B|P Intern Tells All!
The raw, uncut dirt on Bolt|Peters from our intern-for-a-day, UCSD Cog Sci student Jason van Merle. Enjoy! -Tony
So over spring break I decided to skip the margaritas and take my sliver of free time to visit with Bolt | Peters in San Francisco. Last spring, Nate Bolt and Mike Towber had given a presentation to my cognitive engineering class about B|P and the remote usability testing work they do. After spending so much time studying cognitive ethnography, which emphasizes getting your hands dirty and observing users in context, I got curious how one might observe user interaction without being able to actually view the user! They have an impressive client list, and I found their presentation very interesting, so I thought I’d fly up to San Francisco and check them out. They were kind enough to let me intern for the day.
Walking into the B|P office, I was immediately impressed by the nice blend of work and play. Townie bikes shared space with drum sets, game consoles, and workstations. Plants and decorations livened up the concrete walls, giving it an inviting, urban loft appeal. It could have easily doubled as a cafÃ© where you’ d meet friends at for a drink.
I was able to spend time with the entire team, and everyone was incredibly helpful, showing me the ins and outs of conducting remote usability testing. It’s always encouraging when you see people enthusiastic about their work, and the B|P team clearly enjoys what they are doing. There was that same energy you felt during the dot-com glory days where you knew you were doing something special. (I’m a bit older than the average undergrad.)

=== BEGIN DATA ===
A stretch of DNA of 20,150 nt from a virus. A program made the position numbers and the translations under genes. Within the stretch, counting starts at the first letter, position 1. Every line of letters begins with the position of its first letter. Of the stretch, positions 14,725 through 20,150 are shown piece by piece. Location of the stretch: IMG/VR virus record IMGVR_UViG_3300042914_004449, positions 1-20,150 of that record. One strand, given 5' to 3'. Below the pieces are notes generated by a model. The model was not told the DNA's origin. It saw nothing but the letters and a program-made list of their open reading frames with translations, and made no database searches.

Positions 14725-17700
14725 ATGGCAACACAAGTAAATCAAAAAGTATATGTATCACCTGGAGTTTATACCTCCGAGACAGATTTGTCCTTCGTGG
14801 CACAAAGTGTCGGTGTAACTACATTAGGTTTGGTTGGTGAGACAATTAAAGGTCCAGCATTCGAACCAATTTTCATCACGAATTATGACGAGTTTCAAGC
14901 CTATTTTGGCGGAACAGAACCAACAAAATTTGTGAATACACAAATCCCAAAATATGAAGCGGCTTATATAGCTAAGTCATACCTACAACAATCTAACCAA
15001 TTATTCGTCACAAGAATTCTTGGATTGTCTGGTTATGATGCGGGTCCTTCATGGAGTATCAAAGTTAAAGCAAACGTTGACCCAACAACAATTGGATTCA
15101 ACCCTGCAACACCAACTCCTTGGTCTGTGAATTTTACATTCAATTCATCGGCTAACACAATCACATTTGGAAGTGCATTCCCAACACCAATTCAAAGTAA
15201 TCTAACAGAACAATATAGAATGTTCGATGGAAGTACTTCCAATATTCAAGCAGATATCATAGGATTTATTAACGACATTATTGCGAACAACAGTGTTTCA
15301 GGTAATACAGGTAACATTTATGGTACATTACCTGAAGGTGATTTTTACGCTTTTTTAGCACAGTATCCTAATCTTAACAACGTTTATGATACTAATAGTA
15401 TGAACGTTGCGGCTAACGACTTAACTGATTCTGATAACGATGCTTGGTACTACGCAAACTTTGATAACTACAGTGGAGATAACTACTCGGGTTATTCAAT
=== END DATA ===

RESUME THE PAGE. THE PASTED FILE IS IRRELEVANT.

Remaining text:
It was a great experience, and well worth the trip. After seeing how their process works, it became evident just how much valuable data you can gather remotely, and what kind of impact you can have on a site’s development. A big shout goes out to everyone at B|P, especially Nate, Cyd, Mike, Tony, Kate, Frances, Jon, and Chris, oh, and Sela, of course. I hope they continue working with students in the future, as time allows. It’s a great way to gain real experience for anybody considering usability as a career.
-Jason van Marle, UCSD